On one of the first sunny Saturdays of spring, I stroll into my local beauty store to do some spring cleaning, restocking some of my go-to clean beauty products. I consider myself an engaged citizen in the climate movement, from macros like dedicating my life’s work to climate storytelling, engaging in civil disobedience to fight for climate justice, and canvassing for politicians with aggressive climate policies; to micros like refusing to have an Amazon account and composting and offsetting my travel emissions (and, yes, I know this is a temporary solution) — all of the aforementioned with the root understanding that sustainability is a mindset, a proactive choice, and ultimately, a continuous lifestyle.
When I shop for my wardrobe, I prioritize secondhand or small-batch climate-forward brands. However, when it comes to beauty, sustainability is not as straightforward as the most accessible entry point of consumption: buying secondhand isn’t a realistic option. At first thought, if one self identifies as sustainably-minded, then clean beauty would naturally be the extension of this mindset. When I walked into the store, I asked an associate where the clean beauty section is. She points out that the brands are all interspersed and will have a tag if the brand is deemed clean. I wondered what qualifies a brand to receive this label: was it ingredients or sustainable packaging or all of the above?
As I walked around the store, different brands across all categories, from makeup to hair, had these "clean beauty" markers. Some carried the label because they used clean ingredients, others because they are cruelty-free, while some brands had the tag because of sustainable packaging. I couldn't find one brand that met all of the retailer's criteria for their "clean beauty" standard: clean ingredients, cruelty-free, vegan, sustainable packaging, and a positive environmental impact.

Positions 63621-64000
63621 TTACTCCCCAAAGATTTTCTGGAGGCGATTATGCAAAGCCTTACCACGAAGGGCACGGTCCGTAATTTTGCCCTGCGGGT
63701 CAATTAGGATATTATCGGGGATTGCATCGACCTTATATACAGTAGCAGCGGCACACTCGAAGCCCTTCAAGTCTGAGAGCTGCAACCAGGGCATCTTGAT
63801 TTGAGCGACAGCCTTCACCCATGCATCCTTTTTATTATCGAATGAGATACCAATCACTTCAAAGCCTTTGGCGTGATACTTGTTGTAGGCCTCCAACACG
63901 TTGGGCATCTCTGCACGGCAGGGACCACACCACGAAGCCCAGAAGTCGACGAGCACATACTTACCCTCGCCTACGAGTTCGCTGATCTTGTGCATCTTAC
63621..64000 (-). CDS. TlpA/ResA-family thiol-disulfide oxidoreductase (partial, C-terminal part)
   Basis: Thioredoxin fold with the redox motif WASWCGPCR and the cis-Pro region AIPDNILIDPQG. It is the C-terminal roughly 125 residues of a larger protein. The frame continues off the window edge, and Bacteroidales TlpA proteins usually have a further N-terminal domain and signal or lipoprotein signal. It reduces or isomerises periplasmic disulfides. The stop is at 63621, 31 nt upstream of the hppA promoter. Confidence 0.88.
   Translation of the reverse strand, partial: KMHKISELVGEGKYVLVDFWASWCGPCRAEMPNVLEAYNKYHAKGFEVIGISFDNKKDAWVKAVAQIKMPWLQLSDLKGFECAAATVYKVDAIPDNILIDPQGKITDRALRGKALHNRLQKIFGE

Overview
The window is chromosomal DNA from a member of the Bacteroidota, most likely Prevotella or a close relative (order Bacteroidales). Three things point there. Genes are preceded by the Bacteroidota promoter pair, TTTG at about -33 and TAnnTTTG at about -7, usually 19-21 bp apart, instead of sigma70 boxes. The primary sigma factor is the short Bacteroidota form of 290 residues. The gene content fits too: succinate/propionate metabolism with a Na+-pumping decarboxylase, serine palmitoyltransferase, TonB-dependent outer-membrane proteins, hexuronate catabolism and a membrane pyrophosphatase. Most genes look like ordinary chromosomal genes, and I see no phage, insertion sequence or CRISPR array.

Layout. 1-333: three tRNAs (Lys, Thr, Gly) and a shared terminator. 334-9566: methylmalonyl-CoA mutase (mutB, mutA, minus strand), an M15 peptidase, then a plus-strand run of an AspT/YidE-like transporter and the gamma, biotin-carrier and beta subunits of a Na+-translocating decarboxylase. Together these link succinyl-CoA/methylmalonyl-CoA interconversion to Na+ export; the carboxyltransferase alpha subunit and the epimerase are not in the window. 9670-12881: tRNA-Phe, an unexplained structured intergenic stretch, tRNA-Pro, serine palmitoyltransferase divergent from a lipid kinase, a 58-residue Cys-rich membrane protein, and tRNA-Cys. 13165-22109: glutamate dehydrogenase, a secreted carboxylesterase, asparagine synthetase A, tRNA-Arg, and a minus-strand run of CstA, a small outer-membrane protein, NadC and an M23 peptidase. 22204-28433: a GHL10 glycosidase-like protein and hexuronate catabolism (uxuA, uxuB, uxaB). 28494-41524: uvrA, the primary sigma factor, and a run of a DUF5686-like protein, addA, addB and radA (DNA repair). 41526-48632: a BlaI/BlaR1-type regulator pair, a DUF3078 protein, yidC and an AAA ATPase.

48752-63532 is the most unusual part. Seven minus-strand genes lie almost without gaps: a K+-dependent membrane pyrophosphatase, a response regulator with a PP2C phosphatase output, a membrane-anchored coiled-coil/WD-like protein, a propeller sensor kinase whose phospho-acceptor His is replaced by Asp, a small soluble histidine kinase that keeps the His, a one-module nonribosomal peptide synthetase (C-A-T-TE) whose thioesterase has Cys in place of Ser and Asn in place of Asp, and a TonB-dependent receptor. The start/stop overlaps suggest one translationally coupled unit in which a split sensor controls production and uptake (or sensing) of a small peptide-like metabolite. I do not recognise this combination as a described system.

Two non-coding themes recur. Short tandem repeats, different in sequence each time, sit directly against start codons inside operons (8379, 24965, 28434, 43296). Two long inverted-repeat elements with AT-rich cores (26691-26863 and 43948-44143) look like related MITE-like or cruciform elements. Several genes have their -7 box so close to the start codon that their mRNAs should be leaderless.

I walked out of the store with a mask for my boyfriend that he swears by, too overwhelmed with the "clean" choices and what it actually meant. When I saw the sustainable packaging label, I wondered about the specific products' carbon labeling or their life cycle analysis. When I saw the clean ingredients label, I wondered if that included “natural” ingredients like palm oil (when palm oil plantations are one of the biggest contributors to deforestation and loss of animal habitats, according to the WWF).
My shopping experience made me realize that my own standards of clean beauty were also not as solidified as I thought.
Where did the term "clean beauty" come from?
The clean beauty industry is on track to grow almost 10 percent each year and is projected to reach $22 billion by 2024, according to Statista Research. In another three years, in 2027, this market is projected to reach $54 billion (!!). YPulse Insights found that 66 percent of 13-39-year-olds say they’re more likely to buy a personal care or beauty product that has a “clean” label on it. So if you are one of the millions of customers around the world that has already bought a clean-beauty marketed product, why did you buy it? And more specifically, what does it mean to you? That’s the thing about clean beauty — the definition is subjective and self-regulated. Every brand, retailer, and chemist will have varying definitions. Neither the FDA nor any government agency certifies this term, contributing to the wide usage as brands take it upon themselves to self-dub as “clean beauty.”
Where did this term even come from? Jen Novakovich, cosmetic chemist and founder of The Eco Well (a platform dedicated to accessible data in beauty) says the clean beauty movement originated in the early 2000s as a “free-form” claim. Thus, most tend to still define clean beauty as products made without ingredients that may be harmful to personal health.